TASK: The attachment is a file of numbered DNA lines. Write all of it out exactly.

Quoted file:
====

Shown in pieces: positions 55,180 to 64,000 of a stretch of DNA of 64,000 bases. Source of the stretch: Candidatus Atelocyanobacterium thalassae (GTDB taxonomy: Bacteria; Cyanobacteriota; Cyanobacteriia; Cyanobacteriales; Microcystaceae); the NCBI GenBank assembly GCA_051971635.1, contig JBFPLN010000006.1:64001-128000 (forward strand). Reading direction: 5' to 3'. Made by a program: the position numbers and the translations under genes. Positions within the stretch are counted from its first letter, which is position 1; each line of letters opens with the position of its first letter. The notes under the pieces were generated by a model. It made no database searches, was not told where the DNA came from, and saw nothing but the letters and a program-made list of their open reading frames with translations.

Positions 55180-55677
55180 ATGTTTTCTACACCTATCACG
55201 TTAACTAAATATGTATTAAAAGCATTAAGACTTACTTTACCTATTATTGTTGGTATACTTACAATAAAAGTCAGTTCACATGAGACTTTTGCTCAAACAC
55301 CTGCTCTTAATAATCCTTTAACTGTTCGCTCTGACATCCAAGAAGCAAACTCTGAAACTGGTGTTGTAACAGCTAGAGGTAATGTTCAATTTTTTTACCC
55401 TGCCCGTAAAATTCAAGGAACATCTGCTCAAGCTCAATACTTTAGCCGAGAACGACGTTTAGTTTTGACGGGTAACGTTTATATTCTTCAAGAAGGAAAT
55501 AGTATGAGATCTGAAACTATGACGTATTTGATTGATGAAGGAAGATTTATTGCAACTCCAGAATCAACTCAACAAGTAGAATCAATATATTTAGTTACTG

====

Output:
Shown in pieces: positions 55,180 to 64,000 of a stretch of DNA of 64,000 bases. Source of the stretch: Candidatus Atelocyanobacterium thalassae (GTDB taxonomy: Bacteria; Cyanobacteriota; Cyanobacteriia; Cyanobacteriales; Microcystaceae); the NCBI GenBank assembly GCA_051971635.1, contig JBFPLN010000006.1:64001-128000 (forward strand). Reading direction: 5' to 3'. Made by a program: the position numbers and the translations under genes. Positions within the stretch are counted from its first letter, which is position 1; each line of letters opens with the position of its first letter. The notes under the pieces were generated by a model. It made no database searches, was not told where the DNA came from, and saw nothing but the letters and a program-made list of their open reading frames with translations.

Positions 55180-55677
55180 ATGTTTTCTACACCTATCACG
55201 TTAACTAAATATGTATTAAAAGCATTAAGACTTACTTTACCTATTATTGTTGGTATACTTACAATAAAAGTCAGTTCACATGAGACTTTTGCTCAAACAC
55301 CTGCTCTTAATAATCCTTTAACTGTTCGCTCTGACATCCAAGAAGCAAACTCTGAAACTGGTGTTGTAACAGCTAGAGGTAATGTTCAATTTTTTTACCC
55401 TGCCCGTAAAATTCAAGGAACATCTGCTCAAGCTCAATACTTTAGCCGAGAACGACGTTTAGTTTTGACGGGTAACGTTTATATTCTTCAAGAAGGAAAT
55501 AGTATGAGATCTGAAACTATGACGTATTTGATTGATGAAGGAAGATTTATTGCAACTCCAGAATCAACTCAACAAGTAGAATCAATATATTTAGTTACTG